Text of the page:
Life & Sex after Rectal Cancer
Surgical and therapeutic advances allow rectal cancer patients to live longer. Yet, rectal cancer survivors often overlook and avoid acknowledging any lingering sexual problems—even those patients whose quality of life has been regularly affected by sexual dysfunction and discomfort—according to a study published in the Journal of Gastrointestinal Oncology.
If you think this may be the case for you, assess your symptoms closely and take a look at some available solutions.
Cancer treatment & sexual wellness
The most common treatment for rectal cancer is surgery, and the type of surgery will depend on what stage the cancer has reached, according to the American Cancer Society (ACS). If the rectal cancer is in an early stage, surgery can usually be performed through local incisions. For more advanced cases, however, major surgery may be required.
For patients in the later stages of rectal cancer, surgery is sometimes carried out through several incisions in the abdomen, and in some cases, parts of the rectum are removed. A patient who has part or all of the rectum removed may end up with a temporary or permanent colostomy or ileostomy. In this case, the colon is redirected to an opening in the skin made in the abdomen and attached to a stoma, where a bag collects stool.
The ACS reports that while surgery is the most common treatment for rectal cancer, it is usually done in conjunction with chemotherapy and radiation therapy. Both of these therapies can negatively affect a person’s sex drive, and research has shown that both men and women tend to experience sexual problems and quality of life issues following rectal surgery.
In addition, having a colostomy can impact an individual’s body image and overall sexual comfort. After rectal surgery, patients may experience abdominal pain during sex and in everyday life.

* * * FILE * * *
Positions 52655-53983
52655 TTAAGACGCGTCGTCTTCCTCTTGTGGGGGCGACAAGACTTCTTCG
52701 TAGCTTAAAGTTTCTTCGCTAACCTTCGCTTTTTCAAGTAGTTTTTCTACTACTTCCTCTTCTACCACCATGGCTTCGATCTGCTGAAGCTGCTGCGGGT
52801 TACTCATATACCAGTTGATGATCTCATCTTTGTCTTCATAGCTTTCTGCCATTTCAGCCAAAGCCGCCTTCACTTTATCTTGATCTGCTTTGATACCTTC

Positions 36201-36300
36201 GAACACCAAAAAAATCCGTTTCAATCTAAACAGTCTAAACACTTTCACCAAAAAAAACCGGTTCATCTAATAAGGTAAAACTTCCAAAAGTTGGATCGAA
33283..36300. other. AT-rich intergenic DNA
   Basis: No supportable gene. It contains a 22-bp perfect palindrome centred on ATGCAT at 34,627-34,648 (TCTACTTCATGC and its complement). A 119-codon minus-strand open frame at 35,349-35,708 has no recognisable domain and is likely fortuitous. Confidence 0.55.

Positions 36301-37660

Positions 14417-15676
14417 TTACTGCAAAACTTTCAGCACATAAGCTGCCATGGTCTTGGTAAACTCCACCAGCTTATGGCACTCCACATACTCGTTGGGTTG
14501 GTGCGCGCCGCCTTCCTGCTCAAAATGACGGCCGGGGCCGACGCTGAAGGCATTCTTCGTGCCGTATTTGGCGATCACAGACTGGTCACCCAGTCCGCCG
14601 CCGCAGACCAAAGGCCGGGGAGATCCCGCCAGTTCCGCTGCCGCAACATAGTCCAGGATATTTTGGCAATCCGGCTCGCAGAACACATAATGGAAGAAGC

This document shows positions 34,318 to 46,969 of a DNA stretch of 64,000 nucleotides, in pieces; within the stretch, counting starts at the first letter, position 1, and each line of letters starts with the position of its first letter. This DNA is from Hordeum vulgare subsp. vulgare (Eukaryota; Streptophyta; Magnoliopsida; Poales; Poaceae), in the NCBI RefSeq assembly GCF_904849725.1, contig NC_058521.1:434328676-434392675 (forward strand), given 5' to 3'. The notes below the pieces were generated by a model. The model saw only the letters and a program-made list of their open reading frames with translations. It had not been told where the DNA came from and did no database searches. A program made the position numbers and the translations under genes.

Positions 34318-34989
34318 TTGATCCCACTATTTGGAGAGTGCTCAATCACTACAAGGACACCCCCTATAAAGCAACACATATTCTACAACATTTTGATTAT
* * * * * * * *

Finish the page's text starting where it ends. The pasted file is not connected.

ED may be a problem
When a person gets rectal surgery that requires abdominal incisions, they can develop scar tissue that makes organs and tissues stick together; this type of scar tissue is known as an adhesion. An adhesion may cause discomfort, because it prevents the normal free sliding of the intestines within the belly. If this is an issue for you, talk to your doctor, because in some cases, further surgery may be necessary to remove the scar tissue.
In men, some types of rectal surgery have been shown to cause erectile dysfunction (ED) and less intense orgasms, which is likely tied to nerve damage from the surgery if it is extensive. Men who undergo a type of rectal surgery called an abdominoperineal resection can also experience fertility issues.
As for women, most rectal surgeries don’t result in loss of sexual function, though adhesions can cause pain or discomfort. However, women in some studies have reported sexual dysfunction. Rectal surgery doesn’t affect a woman’s fertility unless her uterus is removed.
It’s important to talk with your doctor before undergoing rectal surgery to find out how it will affect your body and sex life. Though surgery may be necessary to treat the cancer, discussions with your doctor and loved ones—as well as research online—can help you mentally prepare for what comes next.
Talk about it
Patients often choose to avoid discussing sexual health because it makes them uncomfortable, while overscheduled healthcare professionals may not take the time to ask patients about sexual health as a quality-of-life issue.
In fact, a 2014 study published in Psycho-Oncology noted that 58 percent of cancer survivors surveyed wished their primary care physicians would ask them about their sexual health, while more than 90 percent said oncologists rarely addressed the subject.
Most rectal cancer survivors choose to remain sexually active, but many experience depression, relationship complications and an eroded sense of well-being when problems like discomfort, body image issues, loss of libido and ED are left unaddressed.
Communication between patients and healthcare providers is essential to maintaining a high quality of life. Clinicians can especially help rectal cancer survivors achieve that goal by encouraging them to voice concerns about their sexual dysfunction. But don’t be shy; if they don’t mention it, don’t hesitate to bring up the subject yourself.
Establishing a comfortable forum for communicating problems and candidly discussing solutions can help patients come to terms with any postoperative sexual health problems.